ECHR decision of 12 may 2020 in the case "Sudita Keita v. Hungary" (aplication N 42321/15).
in 2015, the applicant was assisted in preparing the aplication. The aplication was subsequently communicated to Hungary.
The case successfully addressed an aplication about the long-term difficulties faced by the applicant as a stateless person in trying to settle his legal status, as well as the fact that the Hungarian authorities did not fulfill their positive duty to provide an effective and accessible procedure or set of procedures that would allow the applicant to obtain a review of his legal status in Hungary with due regard to his interests in the protection of the right to privacy. The case violated the requirements of article 8 of the Convention for the protection of human rights and fundamental freedoms.
The applicant was a stateless person from Somalia and Nigeria. He arrived in Hungary in 2002. His attempts to legitimize his legal status in this country were unsuccessful. In 2015, the Hungarian constitutional court excluded from the law on the admission and residence of third - country nationals (hereinafter referred to as the RRTN law) a provision that required "legal residence in the country" as a precondition for obtaining the status of a stateless person, ruling that this requirement was contrary to public international legal obligations assumed by the Hungarian authorities.
As a result, the applicant was granted the status of a stateless person in October 2017. The applicant complained about the long-term difficulties he had encountered in legalizing his situation, which allegedly had a negative impact on his access to health care and employment and on his right to marry.
POINT OF LAW
Regarding compliance with article 8 of the Convention. The main question was whether the Hungarian authorities had provided an effective and accessible procedure or set of procedures that would have enabled the applicant to obtain a review of his continued stay in the country and legal status, with due regard to his privacy interests.
The applicant undoubtedly had a private life in Hungary, and the court agreed that the uncertainty of the applicant's legal status, which had lasted for approximately 15 years, had had a negative impact on his private life. The applicant lived in Hungary without any legal status, without basic access to health care and employment. The Nigerian Embassy in Budapest refused to recognize the applicant as a Nigerian citizen in 2006, making the applicant a de facto stateless person from that time on.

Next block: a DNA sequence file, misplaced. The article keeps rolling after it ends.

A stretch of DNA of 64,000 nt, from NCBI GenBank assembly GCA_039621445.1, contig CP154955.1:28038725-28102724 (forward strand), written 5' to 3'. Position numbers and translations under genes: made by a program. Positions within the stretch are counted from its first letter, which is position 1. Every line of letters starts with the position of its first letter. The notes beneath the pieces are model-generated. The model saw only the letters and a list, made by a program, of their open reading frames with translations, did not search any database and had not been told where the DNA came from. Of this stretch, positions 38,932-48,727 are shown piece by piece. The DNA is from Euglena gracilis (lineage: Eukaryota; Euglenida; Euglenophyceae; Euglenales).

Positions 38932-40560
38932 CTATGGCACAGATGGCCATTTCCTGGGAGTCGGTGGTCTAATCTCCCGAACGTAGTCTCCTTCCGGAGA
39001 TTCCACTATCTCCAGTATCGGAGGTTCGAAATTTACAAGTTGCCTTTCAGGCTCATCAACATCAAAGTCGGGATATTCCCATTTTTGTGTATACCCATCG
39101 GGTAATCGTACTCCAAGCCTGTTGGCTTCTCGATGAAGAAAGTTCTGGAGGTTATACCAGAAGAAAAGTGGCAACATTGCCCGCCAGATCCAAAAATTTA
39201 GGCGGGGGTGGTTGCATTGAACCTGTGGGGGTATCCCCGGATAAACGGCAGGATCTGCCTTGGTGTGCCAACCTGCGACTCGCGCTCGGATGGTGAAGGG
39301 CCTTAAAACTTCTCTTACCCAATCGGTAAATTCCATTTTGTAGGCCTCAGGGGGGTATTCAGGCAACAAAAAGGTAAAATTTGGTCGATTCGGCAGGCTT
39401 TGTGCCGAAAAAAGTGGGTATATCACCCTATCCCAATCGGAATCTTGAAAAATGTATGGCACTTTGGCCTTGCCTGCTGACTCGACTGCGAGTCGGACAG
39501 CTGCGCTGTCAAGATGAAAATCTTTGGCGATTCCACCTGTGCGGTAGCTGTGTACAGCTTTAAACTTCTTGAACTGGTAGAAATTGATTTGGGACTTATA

Until the decision of the Hungarian Constitutional court to exclude the requirement of "legal residence" from the RRTN Law, it was practically impossible for the applicant to obtain recognition as a stateless person, since the applicant could not fulfill this requirement. In fact, contrary to the principles set out in the United Nations Convention relating to the status of stateless persons of 1954, the applicant, a stateless person, was obliged to comply with requirements that, due to his legal status, he was unable to meet. After the adoption of the constitutional court's decision in question, it took the Hungarian authorities more than two years to make a final decision on the applicant's case, eventually recognizing him as a stateless person.
Taking into account the special circumstances of the present case, the court finds that the Hungarian authorities failed to comply with their positive obligation to provide an effective and accessible procedure or set of procedures that would have enabled the applicant to obtain a review of his legal status in Hungary with due regard to his interests in the protection of the right to privacy under article 8 of the Convention.
The case violated the requirements of article 8 of the Convention (adopted unanimously).
In the application of article 41 of the Convention. The European Court awarded the applicant EUR 8,000 in respect of non-pecuniary damage, but the claim for pecuniary damage was rejected.